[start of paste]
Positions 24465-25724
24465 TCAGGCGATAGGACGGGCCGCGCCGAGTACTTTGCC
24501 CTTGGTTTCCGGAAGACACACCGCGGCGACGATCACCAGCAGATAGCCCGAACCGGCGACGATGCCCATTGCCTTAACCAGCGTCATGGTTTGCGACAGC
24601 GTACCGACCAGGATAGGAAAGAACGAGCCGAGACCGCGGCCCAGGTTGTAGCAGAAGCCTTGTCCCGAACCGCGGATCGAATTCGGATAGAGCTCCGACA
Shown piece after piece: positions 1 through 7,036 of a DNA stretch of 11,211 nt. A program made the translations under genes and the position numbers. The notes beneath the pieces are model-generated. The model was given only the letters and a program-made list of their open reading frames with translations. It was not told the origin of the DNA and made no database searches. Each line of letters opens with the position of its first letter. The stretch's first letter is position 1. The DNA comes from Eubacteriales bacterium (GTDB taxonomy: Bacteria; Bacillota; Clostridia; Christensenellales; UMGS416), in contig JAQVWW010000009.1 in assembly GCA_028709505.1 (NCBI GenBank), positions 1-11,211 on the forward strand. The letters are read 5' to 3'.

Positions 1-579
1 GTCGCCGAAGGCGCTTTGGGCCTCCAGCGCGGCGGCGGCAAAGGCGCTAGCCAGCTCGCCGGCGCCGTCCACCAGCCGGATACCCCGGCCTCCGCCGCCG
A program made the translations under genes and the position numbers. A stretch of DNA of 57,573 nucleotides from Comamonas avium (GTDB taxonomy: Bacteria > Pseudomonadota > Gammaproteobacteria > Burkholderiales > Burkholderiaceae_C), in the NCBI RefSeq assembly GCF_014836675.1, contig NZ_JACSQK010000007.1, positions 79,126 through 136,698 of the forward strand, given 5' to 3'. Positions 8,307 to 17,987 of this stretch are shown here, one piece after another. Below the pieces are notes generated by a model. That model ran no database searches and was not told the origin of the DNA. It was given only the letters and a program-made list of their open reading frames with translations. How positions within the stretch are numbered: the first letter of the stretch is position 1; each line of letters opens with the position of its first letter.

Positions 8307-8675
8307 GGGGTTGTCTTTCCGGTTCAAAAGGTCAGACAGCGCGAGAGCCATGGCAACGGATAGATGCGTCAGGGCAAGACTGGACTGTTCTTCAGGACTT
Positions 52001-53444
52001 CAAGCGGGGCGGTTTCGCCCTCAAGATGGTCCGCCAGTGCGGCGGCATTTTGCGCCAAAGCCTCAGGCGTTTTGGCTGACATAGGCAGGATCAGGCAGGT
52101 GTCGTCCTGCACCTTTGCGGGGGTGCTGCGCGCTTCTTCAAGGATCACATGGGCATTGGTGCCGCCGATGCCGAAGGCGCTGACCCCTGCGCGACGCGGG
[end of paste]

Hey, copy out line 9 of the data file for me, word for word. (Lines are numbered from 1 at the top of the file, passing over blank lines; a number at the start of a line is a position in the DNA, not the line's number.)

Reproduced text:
Positions 8307-8675